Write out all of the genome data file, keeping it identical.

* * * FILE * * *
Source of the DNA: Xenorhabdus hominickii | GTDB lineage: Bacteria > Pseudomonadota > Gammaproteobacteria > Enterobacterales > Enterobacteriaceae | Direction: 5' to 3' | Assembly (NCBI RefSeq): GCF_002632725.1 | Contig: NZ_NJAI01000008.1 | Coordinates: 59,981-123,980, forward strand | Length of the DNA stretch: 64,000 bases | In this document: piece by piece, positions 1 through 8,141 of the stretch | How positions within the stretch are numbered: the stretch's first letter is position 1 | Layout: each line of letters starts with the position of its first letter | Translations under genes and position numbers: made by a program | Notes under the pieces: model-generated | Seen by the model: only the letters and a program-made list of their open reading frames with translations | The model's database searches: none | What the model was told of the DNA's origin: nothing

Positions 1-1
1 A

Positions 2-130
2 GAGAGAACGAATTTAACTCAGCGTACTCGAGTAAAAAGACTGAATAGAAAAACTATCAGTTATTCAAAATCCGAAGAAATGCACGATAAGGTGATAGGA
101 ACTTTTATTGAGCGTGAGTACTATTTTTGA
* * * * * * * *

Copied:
Source of the DNA: Xenorhabdus hominickii | GTDB lineage: Bacteria > Pseudomonadota > Gammaproteobacteria > Enterobacterales > Enterobacteriaceae | Direction: 5' to 3' | Assembly (NCBI RefSeq): GCF_002632725.1 | Contig: NZ_NJAI01000008.1 | Coordinates: 59,981-123,980, forward strand | Length of the DNA stretch: 64,000 bases | In this document: piece by piece, positions 1 through 8,141 of the stretch | How positions within the stretch are numbered: the stretch's first letter is position 1 | Layout: each line of letters starts with the position of its first letter | Translations under genes and position numbers: made by a program | Notes under the pieces: model-generated | Seen by the model: only the letters and a program-made list of their open reading frames with translations | The model's database searches: none | What the model was told of the DNA's origin: nothing

Positions 1-1
1 A

Positions 2-130
2 GAGAGAACGAATTTAACTCAGCGTACTCGAGTAAAAAGACTGAATAGAAAAACTATCAGTTATTCAAAATCCGAAGAAATGCACGATAAGGTGATAGGA
101 ACTTTTATTGAGCGTGAGTACTATTTTTGA